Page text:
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Family - 1

  • Date Submitted: 12/16/2012 11:19 AM
  • Flesch-Kincaid Score: 53.6 
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Although reservedly defined, the concept of family fully encompasses John Steinbeck’s The Grapes of Wrath. Water quenches thirst, air replenishes the lungs, and shelter protects the body. Each called upon as a lifeline for survival, family serves to be just as important of a salvation within Steinbeck’s classic piece of literature.
According to The American Heritage Dictionary, a family is, “a group of persons related by blood or marriage,” a definition of narrow parameters (Morris 304). Generally, the idea of family unites one’s parents, siblings, spouse, children, and often extended relatives, but rarely reaches the embodying term which includes those not of the same bloodline or by marriage. Translating the concept differently, family is also defined as, “the members of one household,” or, “a group of like things,” by The American Heritage Dictionary (Morris 304). In the terms of Steinbeck’s The Grapes of Wrath, family portrays a support system more than a small cluster of relatives. In conjunction with this perspective, the concept of family is defined by individual perceptions of the idea rather than what family is not.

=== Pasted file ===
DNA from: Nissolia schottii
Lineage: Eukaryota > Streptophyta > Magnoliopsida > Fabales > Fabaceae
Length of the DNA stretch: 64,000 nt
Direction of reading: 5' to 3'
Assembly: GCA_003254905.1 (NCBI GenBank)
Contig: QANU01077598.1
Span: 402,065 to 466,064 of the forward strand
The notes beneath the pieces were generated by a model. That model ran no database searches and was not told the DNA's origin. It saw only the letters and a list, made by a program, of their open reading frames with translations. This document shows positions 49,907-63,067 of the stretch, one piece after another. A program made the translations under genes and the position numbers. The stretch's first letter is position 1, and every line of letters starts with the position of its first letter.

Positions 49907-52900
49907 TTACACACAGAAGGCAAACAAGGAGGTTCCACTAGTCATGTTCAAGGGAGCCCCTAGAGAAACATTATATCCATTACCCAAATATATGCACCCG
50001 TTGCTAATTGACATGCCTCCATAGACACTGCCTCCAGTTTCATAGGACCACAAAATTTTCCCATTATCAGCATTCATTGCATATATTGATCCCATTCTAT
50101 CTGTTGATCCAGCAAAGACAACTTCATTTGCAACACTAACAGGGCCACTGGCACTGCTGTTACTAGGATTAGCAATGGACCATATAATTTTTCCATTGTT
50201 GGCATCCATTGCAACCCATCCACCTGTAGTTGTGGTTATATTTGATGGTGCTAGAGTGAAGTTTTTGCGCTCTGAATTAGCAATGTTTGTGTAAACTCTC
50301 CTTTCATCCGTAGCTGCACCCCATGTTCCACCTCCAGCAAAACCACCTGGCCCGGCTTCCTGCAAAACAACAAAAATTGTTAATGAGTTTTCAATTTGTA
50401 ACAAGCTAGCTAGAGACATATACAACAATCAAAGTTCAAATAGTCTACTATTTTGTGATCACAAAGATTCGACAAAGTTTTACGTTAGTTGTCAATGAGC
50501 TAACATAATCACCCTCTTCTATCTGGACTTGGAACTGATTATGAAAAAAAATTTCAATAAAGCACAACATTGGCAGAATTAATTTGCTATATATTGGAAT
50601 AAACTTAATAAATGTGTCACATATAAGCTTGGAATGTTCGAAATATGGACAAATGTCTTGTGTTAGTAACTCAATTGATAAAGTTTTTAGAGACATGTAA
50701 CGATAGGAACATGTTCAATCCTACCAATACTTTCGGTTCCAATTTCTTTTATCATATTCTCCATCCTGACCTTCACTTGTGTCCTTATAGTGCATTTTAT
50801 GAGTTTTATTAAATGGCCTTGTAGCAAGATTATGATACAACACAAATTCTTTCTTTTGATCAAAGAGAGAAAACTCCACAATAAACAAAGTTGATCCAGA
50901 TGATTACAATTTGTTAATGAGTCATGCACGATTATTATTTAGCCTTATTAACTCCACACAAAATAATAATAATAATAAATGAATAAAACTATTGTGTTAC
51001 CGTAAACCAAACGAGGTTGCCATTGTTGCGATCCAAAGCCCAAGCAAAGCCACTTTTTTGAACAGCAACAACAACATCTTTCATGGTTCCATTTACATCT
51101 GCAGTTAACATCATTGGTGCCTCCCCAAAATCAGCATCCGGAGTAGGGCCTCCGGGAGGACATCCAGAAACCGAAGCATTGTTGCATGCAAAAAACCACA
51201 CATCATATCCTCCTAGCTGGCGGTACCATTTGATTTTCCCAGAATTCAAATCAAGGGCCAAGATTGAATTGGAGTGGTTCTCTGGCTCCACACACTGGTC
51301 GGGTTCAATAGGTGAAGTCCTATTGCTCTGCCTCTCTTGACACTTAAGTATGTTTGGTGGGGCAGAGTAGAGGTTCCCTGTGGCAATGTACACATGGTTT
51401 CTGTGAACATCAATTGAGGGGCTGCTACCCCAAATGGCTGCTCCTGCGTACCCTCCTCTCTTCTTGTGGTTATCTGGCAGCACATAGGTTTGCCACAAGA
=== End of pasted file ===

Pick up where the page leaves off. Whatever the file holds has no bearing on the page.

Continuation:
The Grapes of Wrath is a tale of a family. It is a tale of a family, among many other families; yet, that holds minute importance. As first depicted by Steinbeck, Tom Joad is returning to McKibben 2
his family. Not simply is he returning to his parents, siblings, grandparents, and other relatives,   he is returning to a support system, despite that, “[he] killed a guy,” (Steinbeck 13). Sure, The American Heritage Dictionary’s definition of a family that “persons related by blood or marriage,” mirrors the Joads, but that is not the novel’s prominent definition of family (Morris 304). Family serves as the “function,” of each individual together, related or not. Family is the function of “Pa [getting] up and a [lighting] another lantern. Noah…[bringing] out the bow-bladed butchering knife and [whetting] it on a worn little...


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